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Pegasus
Pegasus
Pegasus
(Greek: Πήγασος, Pḗgasos; Latin: Pegasus, Pegasos) is a mythical winged divine stallion, and one of the most recognised creatures in Greek mythology. Usually depicted as pure white, Pegasus is a child of the Olympian god Poseidon, in his role as horse-god. He was foaled by the Gorgon
Gorgon
Medusa[1] upon her death, when the hero Perseus
Perseus
decapitated her. Pegasus
Pegasus
is the brother of Chrysaor
Chrysaor
and the uncle of Geryon. Greco-Roman poets wrote about the ascent of Pegasus
Pegasus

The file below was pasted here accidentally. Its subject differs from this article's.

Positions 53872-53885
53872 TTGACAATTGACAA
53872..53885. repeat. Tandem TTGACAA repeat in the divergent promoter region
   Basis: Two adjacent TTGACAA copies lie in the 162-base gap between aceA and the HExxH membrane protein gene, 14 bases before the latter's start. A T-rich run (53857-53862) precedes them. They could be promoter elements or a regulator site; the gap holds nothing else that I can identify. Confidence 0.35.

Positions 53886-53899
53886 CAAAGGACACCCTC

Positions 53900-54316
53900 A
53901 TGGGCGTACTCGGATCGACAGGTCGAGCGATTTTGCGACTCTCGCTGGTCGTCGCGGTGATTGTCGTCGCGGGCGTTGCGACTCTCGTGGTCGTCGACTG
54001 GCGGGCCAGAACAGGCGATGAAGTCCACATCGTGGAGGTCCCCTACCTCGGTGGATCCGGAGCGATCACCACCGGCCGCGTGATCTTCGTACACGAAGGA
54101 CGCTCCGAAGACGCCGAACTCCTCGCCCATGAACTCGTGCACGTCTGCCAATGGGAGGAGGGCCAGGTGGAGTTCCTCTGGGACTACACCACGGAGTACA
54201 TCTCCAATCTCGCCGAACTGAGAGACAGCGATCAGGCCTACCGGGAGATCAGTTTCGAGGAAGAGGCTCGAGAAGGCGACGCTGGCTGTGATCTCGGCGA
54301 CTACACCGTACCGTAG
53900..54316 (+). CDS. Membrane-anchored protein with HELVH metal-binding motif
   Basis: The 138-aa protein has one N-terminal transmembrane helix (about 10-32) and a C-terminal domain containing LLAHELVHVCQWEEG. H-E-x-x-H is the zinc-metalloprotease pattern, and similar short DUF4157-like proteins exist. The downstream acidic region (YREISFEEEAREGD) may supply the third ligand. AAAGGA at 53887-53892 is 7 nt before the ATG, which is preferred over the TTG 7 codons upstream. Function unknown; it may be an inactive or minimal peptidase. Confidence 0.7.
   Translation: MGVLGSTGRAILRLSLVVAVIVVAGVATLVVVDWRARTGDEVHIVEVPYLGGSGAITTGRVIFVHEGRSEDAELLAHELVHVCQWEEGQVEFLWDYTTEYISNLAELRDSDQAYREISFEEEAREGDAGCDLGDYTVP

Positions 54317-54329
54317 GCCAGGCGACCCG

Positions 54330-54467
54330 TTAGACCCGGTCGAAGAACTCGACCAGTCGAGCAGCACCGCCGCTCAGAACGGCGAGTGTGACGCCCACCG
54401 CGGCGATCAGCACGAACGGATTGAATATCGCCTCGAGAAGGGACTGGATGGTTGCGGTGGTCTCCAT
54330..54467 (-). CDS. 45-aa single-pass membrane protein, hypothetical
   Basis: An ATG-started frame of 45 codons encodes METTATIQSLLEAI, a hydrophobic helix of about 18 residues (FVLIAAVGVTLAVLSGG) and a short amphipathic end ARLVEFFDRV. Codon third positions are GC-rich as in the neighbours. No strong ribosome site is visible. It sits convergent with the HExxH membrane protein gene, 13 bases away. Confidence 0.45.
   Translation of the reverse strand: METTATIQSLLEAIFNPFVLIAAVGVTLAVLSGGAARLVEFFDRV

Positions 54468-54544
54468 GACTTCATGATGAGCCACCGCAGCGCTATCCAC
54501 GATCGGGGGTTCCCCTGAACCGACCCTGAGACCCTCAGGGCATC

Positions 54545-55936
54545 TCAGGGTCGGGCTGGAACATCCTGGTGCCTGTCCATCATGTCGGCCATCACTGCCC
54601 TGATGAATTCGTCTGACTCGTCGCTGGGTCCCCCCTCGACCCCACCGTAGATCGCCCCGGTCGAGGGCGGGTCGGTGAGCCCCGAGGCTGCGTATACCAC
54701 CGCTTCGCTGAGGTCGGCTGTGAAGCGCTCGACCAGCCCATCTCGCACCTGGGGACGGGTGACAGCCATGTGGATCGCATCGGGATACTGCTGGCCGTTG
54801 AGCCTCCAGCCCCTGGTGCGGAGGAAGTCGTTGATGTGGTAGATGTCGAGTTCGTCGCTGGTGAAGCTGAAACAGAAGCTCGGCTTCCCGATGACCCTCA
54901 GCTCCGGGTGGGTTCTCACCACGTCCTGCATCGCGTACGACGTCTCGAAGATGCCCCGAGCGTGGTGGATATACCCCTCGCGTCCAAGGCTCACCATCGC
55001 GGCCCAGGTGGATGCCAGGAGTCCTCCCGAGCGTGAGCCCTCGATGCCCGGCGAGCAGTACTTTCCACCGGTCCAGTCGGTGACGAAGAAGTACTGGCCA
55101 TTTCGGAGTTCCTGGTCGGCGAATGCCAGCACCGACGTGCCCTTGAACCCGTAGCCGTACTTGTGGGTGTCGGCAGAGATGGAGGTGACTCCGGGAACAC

to heaven after his birth, and his subsequent obeisance to Zeus, king of the gods, who instructed him to bring lightning and thunder from Olympus
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Aether (mythology)
In Greek mythology, Aether (/ˈiːθər/; Ancient Greek: Αἰθήρ Aither pronounced [aitʰɛ̌ːr]) was one of the primordial deities. Aether is the personification of the upper air.[1] He embodies the pure upper air that the gods breathe, as opposed to the normal air (ἀήρ, aer) breathed by mortals. Like Tartarus
Tartarus
and Erebus, Aether may have had shrines in ancient Greece, but he had no temples and is unlikely to have had a cult.Contents1 Mythology1.1 Hesiod 1.2 Hyginus 1.3 Orphic Hymns2 See also 3 Notes 4 ReferencesMythology[edit] Hesiod[edit] In Hesiod's Theogony, Aether (Light), was the son of Erebus
Erebus
(Darkness) and Nyx
Nyx
(Night), and the brother of Hemera
Hemera
(Day).[2] Hyginus[edit] The Roman mythographer Hyginus, says Aether was the son of Chaos and Caligo (Darkness).[3] According to Jan Bremmer,[4]Hyginus ..